This historic book may have numerous typos and missing text. Purchasers can download a free scanned copy of the original book (without typos) from the publisher. Not indexed. Not illustrated. 1855 Excerpt: ... and unwittingly pursued--may we not fairly infer that all methods arise after this manner? That they become methods, when the processes ...Read MoreThis historic book may have numerous typos and missing text. Purchasers can download a free scanned copy of the original book (without typos) from the publisher. Not indexed. Not illustrated. 1855 Excerpt: ... and unwittingly pursued--may we not fairly infer that all methods arise after this manner? That they become methods, when the processes they embody have been so frequently repeated as to assume an organized form? And that it is the frequent repetition, which serves alike to give them definiteness, and to attract consciousness to them as processes by which certain ends have been achieved. Is it not indeed obvious, a priori, that no method can be practicable to the intellect save one which harmonizes with its pre-established modes of action? Is it not obvious that the conception of a method by its promulgator implies in the experiences of his own mind, cases in which he has successfully followed such method? Is it not obvious that the advance he makes, consists in observing the processes through which his mind passed on those occasions, and generalizing and arranging them into a system? And is it not then obvious that, both in respect of origin and applicability, no method is possible but such as consists of an orderly and habitual use of the procedures which the intellect spontaneously pursues, but pursues fitfully, incompletely, and unconsciously? The answers can scarcely be doubtful. By thus carrying consciousness a stage higher, and recognizing the method by which methods are evolved, we may perhaps see our way to further devices in aid of scientific inquiry. As in the case of deductive logic, and classification, and nomenclature, and induction, and the rest, it happened that by becoming conscious of the mode in which the mind wrought in these directions, men were enabled to organize its workings, and consequently to reach results previously unattainable; so, it is possible that by becoming conscious of the method by which methods are formed, we may be a...Read Less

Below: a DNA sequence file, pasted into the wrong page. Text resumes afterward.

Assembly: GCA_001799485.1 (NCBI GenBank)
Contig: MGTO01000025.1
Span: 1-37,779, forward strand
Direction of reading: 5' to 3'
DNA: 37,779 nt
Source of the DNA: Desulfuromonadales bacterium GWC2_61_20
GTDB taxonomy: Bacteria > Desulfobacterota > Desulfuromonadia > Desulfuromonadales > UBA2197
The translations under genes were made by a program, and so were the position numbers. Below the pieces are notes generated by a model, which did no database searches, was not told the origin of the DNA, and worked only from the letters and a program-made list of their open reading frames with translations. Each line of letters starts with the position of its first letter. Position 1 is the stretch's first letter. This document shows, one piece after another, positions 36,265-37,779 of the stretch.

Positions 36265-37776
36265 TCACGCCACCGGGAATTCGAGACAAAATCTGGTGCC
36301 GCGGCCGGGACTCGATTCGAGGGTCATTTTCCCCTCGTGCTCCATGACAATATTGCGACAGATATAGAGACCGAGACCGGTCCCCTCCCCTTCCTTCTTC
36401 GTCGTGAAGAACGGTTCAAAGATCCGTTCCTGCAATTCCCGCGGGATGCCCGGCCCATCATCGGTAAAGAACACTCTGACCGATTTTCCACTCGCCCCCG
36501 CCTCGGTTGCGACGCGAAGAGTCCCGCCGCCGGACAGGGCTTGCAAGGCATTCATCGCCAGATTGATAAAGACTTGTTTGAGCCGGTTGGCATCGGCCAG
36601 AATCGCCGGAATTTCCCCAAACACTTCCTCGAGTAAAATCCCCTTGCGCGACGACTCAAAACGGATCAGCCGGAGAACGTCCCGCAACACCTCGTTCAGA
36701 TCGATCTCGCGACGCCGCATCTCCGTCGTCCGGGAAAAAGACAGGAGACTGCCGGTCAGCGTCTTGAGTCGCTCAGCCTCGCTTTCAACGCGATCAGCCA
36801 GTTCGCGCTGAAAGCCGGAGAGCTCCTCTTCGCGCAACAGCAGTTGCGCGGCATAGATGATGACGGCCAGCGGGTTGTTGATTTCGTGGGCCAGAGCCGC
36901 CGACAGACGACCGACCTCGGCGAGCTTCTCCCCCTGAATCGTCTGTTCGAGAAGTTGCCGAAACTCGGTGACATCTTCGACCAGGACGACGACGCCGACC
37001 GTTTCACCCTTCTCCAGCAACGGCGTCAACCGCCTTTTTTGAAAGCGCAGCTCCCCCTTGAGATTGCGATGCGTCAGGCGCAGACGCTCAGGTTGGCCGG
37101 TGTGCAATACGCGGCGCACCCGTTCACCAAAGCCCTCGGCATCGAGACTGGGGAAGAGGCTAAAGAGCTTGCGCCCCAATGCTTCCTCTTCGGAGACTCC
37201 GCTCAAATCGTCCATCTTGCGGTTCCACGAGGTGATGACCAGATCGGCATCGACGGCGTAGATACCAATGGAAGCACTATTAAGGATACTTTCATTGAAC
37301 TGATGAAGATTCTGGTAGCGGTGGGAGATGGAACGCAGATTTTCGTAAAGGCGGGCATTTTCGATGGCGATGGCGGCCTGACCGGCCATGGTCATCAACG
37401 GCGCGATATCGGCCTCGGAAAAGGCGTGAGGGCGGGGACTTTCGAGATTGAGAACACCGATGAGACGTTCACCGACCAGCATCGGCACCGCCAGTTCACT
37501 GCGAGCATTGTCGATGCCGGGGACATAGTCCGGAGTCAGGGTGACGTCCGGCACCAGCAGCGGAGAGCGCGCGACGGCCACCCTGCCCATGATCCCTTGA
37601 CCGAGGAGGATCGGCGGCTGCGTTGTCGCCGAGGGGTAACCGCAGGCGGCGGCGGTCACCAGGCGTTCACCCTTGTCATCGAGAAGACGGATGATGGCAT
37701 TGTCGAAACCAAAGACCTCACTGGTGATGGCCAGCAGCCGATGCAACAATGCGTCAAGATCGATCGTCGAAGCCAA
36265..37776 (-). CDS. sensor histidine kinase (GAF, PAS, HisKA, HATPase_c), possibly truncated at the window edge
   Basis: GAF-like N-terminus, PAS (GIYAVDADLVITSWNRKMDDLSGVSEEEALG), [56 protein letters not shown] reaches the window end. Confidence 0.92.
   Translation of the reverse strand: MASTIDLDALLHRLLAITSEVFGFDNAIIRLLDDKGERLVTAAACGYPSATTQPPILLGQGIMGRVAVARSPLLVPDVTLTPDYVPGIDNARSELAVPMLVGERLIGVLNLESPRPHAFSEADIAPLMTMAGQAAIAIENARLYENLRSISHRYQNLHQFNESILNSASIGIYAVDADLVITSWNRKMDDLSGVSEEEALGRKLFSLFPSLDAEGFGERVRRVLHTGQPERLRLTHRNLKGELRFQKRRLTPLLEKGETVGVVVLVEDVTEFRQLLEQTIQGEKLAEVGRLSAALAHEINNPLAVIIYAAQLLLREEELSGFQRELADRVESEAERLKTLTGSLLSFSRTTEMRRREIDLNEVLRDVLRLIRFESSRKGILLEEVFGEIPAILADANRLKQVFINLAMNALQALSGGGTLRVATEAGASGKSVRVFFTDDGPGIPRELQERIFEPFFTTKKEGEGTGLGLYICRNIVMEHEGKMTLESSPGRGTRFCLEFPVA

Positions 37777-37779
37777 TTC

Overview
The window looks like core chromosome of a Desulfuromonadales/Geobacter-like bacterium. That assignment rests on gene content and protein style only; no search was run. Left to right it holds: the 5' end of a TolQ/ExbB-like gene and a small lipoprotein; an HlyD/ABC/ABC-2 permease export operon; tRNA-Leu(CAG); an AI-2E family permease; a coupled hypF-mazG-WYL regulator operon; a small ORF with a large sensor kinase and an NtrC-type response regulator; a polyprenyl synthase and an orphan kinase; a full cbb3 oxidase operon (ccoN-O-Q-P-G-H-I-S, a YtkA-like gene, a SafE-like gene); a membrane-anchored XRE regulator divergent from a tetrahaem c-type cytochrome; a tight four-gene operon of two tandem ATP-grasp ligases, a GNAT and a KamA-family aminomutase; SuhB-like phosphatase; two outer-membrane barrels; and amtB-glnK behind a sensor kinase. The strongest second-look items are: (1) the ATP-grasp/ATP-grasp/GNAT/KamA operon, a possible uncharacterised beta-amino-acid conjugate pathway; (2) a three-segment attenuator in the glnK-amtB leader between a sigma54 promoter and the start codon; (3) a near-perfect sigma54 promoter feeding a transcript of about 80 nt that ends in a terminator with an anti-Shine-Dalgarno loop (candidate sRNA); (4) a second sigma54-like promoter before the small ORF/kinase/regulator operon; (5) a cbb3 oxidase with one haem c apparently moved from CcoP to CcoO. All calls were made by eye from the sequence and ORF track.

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Very good. Well kept, Unmarked, Solid, Cover has some wear, A great copy overall. We take great pride in accurately describing the condition of our books, ship within 48 hours and offer a 100% money back guarantee.
With no dust jacket. Ex-Library copies; with typical markings. Library label on front board and on spine tail. Spine extremities and corner are worn. 1/8" loss at spine heads. Board edges are rubbed. Front hinge of volume 1 is cracked. Spines sunned, but gilt lettering still fairly bright. Bookplates on front end papers. Leather spine and corners.; 696 pages; Ex-Library.
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